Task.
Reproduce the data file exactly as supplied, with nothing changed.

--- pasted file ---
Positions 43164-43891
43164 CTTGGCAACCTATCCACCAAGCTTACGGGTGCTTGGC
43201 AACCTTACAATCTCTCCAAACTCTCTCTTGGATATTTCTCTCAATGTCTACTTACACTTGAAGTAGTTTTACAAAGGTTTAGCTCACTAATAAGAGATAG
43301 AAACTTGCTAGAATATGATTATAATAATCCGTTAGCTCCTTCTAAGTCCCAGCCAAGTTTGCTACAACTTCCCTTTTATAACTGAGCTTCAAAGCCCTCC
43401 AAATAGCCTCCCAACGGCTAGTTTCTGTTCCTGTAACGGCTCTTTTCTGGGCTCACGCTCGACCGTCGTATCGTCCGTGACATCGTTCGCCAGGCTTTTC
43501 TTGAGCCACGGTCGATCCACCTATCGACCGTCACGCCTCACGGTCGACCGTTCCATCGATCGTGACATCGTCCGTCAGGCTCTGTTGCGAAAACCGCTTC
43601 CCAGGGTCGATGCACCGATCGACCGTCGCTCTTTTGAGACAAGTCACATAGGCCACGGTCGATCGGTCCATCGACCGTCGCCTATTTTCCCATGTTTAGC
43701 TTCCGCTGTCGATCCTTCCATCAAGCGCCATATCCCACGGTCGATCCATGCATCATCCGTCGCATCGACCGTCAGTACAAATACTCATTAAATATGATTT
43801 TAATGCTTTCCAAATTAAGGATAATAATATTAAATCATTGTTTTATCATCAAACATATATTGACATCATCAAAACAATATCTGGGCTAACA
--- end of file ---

Positions 43164-43891
43164 CTTGGCAACCTATCCACCAAGCTTACGGGTGCTTGGC
43201 AACCTTACAATCTCTCCAAACTCTCTCTTGGATATTTCTCTCAATGTCTACTTACACTTGAAGTAGTTTTACAAAGGTTTAGCTCACTAATAAGAGATAG
43301 AAACTTGCTAGAATATGATTATAATAATCCGTTAGCTCCTTCTAAGTCCCAGCCAAGTTTGCTACAACTTCCCTTTTATAACTGAGCTTCAAAGCCCTCC
43401 AAATAGCCTCCCAACGGCTAGTTTCTGTTCCTGTAACGGCTCTTTTCTGGGCTCACGCTCGACCGTCGTATCGTCCGTGACATCGTTCGCCAGGCTTTTC
43501 TTGAGCCACGGTCGATCCACCTATCGACCGTCACGCCTCACGGTCGACCGTTCCATCGATCGTGACATCGTCCGTCAGGCTCTGTTGCGAAAACCGCTTC
43601 CCAGGGTCGATGCACCGATCGACCGTCGCTCTTTTGAGACAAGTCACATAGGCCACGGTCGATCGGTCCATCGACCGTCGCCTATTTTCCCATGTTTAGC
43701 TTCCGCTGTCGATCCTTCCATCAAGCGCCATATCCCACGGTCGATCCATGCATCATCCGTCGCATCGACCGTCAGTACAAATACTCATTAAATATGATTT
43801 TAATGCTTTCCAAATTAAGGATAATAATATTAAATCATTGTTTTATCATCAAACATATATTGACATCATCAAAACAATATCTGGGCTAACA